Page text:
Huge streaming hits translate into high demand for toys
It’s holiday shopping season – like you needed me to remind you of this little stress bomb.
If you need ideas on what to offer the kids in your life, you can probably find out based on what they like to watch. Maybe they’re in the “The Mandalorian” or “He-Man” reboot. Maybe they just want to watch the same episode of “PAW Patrol” over and over again.
Madeleine Buckley covers the industry for The Toy Book. She said it’s true that television has always been a fodder for selling toys to children, but with streaming platforms changing the way we watch, the toy business model continues to evolve.
Madeleine Buckley: It was like, it’s children’s shows that air. That’s what every kid looks at, and each of those toys has a toy company that they’ve partnered up with, and these toy companies are going to make the toys. If they sell, so much the better, they will do more. And that’s how it worked. Now that they have YouTubers watching, they can go to Netflix and watch any kids’ TV show that has been made in the past 50 years. They have new shows coming out on a wide variety of streaming services. So all of a sudden we’re not in that “oh, every kid watches the same five shows” kind of anymore. And that complicates the toy landscape so much.
Jed Kim: So, are businesses going crazy right now? Or do you have the impression that they are in the process of finding out?
Buckley: I think they are figuring out. I know the pandemic has definitely sped things up. But I think the change has been slow and gradual enough that companies are just looking to streamline their process to get the most out of the streaming age. I mean, on top of all the new things streaming in, sure, but old things streaming in and then fulfilling that product demand. Because “Avatar: The Last Airbender,” Nickelodeon’s children’s show, launched on Netflix last year. And then all of a sudden, that request was there. This demand for consumer products came from streaming. This is not a new show. It’s been out for a long time. He had fans for a long time. But it wasn’t in the mainstream like it is right now until it landed on Netflix.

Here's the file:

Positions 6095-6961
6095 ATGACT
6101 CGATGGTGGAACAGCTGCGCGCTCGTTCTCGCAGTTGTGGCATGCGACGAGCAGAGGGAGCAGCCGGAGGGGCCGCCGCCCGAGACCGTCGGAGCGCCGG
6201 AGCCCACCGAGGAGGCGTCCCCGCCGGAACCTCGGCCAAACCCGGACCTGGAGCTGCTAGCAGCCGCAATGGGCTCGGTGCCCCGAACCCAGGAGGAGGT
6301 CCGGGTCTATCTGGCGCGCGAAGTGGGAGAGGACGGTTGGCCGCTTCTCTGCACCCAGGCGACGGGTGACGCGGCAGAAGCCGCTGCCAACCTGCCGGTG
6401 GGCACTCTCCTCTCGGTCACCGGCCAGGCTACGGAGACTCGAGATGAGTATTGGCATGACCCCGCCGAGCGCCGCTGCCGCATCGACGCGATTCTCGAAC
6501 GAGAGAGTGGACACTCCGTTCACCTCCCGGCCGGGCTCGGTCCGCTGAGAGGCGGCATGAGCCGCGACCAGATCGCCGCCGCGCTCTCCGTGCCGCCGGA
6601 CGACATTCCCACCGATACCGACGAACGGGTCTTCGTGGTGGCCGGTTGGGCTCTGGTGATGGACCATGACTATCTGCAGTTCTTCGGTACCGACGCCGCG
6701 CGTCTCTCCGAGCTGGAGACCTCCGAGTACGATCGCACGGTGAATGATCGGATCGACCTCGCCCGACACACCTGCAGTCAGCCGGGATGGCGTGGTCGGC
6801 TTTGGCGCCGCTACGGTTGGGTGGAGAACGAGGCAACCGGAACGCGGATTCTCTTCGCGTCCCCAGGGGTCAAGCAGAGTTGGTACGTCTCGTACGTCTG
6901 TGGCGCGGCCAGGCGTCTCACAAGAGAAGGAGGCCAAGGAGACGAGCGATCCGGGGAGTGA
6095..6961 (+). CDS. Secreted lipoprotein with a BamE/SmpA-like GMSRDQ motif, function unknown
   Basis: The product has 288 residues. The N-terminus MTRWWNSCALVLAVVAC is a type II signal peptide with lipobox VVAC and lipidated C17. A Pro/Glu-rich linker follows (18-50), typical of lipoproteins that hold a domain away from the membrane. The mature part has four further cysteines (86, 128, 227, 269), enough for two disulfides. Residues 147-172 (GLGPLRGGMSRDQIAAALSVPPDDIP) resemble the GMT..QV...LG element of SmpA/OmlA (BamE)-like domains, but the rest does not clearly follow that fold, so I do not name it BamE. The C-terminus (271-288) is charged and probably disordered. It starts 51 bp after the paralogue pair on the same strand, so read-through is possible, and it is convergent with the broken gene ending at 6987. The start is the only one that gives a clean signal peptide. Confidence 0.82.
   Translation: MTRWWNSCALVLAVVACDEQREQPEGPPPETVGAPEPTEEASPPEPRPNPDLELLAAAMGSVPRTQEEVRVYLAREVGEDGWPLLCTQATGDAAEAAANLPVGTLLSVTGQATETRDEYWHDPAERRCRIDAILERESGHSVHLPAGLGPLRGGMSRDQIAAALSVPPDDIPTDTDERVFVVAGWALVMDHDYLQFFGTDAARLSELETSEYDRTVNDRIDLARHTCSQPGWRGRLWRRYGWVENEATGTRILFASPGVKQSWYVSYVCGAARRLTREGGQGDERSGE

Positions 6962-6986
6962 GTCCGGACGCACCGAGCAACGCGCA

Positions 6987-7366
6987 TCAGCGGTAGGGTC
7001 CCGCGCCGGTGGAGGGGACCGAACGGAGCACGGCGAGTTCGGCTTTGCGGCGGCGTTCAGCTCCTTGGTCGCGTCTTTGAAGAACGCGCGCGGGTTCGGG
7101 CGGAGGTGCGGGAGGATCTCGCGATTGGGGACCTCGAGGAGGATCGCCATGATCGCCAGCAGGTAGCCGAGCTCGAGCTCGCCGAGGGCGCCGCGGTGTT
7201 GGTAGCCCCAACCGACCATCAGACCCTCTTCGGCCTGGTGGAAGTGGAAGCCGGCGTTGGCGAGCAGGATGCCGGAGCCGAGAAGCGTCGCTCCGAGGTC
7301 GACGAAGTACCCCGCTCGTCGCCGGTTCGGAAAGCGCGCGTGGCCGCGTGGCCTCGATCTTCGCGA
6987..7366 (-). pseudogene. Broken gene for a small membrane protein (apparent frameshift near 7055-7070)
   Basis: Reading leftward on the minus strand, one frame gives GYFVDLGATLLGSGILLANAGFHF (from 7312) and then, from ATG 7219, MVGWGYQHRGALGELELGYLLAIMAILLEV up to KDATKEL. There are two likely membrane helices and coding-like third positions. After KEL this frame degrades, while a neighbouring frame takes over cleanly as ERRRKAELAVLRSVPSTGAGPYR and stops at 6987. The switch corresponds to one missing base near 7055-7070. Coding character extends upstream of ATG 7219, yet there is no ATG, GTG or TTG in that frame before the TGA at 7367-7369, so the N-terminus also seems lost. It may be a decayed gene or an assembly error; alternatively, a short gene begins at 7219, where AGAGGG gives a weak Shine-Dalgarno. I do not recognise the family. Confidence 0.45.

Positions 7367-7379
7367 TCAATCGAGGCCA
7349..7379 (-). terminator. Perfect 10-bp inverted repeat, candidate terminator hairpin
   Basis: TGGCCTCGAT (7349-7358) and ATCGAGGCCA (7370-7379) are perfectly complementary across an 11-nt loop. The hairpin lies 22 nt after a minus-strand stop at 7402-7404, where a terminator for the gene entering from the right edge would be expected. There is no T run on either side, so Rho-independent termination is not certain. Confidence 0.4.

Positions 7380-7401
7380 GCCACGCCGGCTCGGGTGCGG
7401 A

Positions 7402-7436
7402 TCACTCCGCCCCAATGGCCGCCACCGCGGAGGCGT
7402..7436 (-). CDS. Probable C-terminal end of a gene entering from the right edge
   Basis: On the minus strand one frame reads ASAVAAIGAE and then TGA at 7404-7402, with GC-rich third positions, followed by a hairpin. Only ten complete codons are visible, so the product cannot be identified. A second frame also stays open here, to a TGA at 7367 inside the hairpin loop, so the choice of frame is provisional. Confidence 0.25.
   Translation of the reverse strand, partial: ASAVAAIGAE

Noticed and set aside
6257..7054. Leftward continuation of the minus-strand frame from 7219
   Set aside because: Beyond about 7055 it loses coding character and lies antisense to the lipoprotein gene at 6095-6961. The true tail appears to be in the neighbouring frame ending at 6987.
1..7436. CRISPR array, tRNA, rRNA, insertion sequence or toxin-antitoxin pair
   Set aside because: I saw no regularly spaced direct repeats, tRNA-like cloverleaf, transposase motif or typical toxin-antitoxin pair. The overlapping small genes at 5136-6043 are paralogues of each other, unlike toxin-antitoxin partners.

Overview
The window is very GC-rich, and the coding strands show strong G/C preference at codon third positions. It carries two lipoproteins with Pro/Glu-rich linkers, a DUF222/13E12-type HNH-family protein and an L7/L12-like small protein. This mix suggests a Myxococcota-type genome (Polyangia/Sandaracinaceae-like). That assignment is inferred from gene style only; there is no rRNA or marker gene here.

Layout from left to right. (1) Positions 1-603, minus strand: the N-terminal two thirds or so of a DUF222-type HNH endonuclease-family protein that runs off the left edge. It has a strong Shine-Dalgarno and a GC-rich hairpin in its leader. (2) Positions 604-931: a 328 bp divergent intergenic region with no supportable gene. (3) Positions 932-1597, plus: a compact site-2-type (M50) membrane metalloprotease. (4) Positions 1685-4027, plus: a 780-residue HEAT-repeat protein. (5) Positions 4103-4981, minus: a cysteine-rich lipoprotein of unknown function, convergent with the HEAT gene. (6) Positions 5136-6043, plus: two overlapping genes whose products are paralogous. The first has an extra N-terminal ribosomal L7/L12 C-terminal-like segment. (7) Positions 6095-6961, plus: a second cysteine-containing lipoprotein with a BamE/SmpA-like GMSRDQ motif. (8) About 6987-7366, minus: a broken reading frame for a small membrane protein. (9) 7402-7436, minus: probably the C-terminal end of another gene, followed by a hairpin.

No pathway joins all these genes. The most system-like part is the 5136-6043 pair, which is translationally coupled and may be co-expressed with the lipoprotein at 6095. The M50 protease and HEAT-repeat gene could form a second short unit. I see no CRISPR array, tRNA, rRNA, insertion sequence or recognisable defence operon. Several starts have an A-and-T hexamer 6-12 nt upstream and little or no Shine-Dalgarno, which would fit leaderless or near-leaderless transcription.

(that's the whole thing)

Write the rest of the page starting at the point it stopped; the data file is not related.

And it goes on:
Kim: There is so much content now with streaming, how successful are companies in sustaining the delivery of related products?
Buckley: We are now living in this new era of toy and product manufacturing. When they launch a new kids’ show on Netflix, there’s no longer that guarantee, “Oh, all the kids are going to watch this.” So, with “The Mandalorian,” for example, they were so excited about Baby Yoda, keeping it a secret, that they couldn’t begin the product development process until they released the series. And then I think they knew people were going to like this character, but I don’t think they knew how much until the show fell. And then everyone’s like, “Well, where’s my Baby Yoda plush?” And so it was just kind of a mad rush to get these products on the shelves. Because when you have, you know, successful or really long-lasting brands that you know are already successful, you can make the product ahead of time, and that’s why it’s ready right out of the box. ’emission. But with streaming, when you don’t know if it’s going to be a success, it gets a little more complicated.
Kim: I mean, it’s crazy, though, because if I remember correctly, around the time the first “Star Wars” movie came out in the ’70s, they didn’t have their toys ready to go either. .
Buckley: You are very correct. They had no idea how popular “Star Wars” was. They hadn’t planned this deal for toys, ready to go. And in fact, at Christmas, they were selling empty boxes with IOUs for “Star Wars” figures because they couldn’t get the toys ready fast enough. And now we’re seeing that happening a bit more frequently with streaming hits like “The Mandalorian.”
Kim: This is the third holiday season for Disney +, a great powerhouse. At this point, how well is Disney + generating toy sales?
Buckley: A lot, in fact. We only see an overall impact of Disney + on the purchasing power of children. I spoke with Insights Family, which is a company that collects data on consumer trends and behaviors, and for August they had some really interesting data. For example, kids who watch Disney + in the 10-12 age range were 21% more likely to make movie-inspired toy purchases and 27% more likely to make TV purchases. And I think that has a lot to do with “Star Wars” and Marvel content, doesn’t it? Because this older age range, 10 to 12 [years old], that’s really when they get into that content, and there’s so much of it on Disney +.
Related Links: More information from Jed Kim
If you want to know more about the impact of streaming on toy sales, we have a link to Madeleine’s article. There’s a lot of cool stuff in there, including that kids who watched Disney + were more likely than average to buy things related to Disney TV shows and movies. This is the “Star Wars” and Marvel effect.
I asked Madeleine what the hot toys of the season were this year, and she told me about the Squishmallows, which are super soft, cute, plush toys / pillows. As it turns out, crushable items are also great for toy makers during a supply chain crisis. CNN has a story of how the space premium on shipping containers has caused some manufacturers to switch to making small, crushable items this holiday season. This is to maximize the available cargo space.
And finally, I include a link to “Tales from Moominvalley”, the classic children’s book from Finland. It contains, quite possibly, the funniest Christmas story of all time. If you are not familiar with Moomins, well, this is my gift for you. You’re welcome.
And I guess you can download an e-book version, because after all, this is a tech show.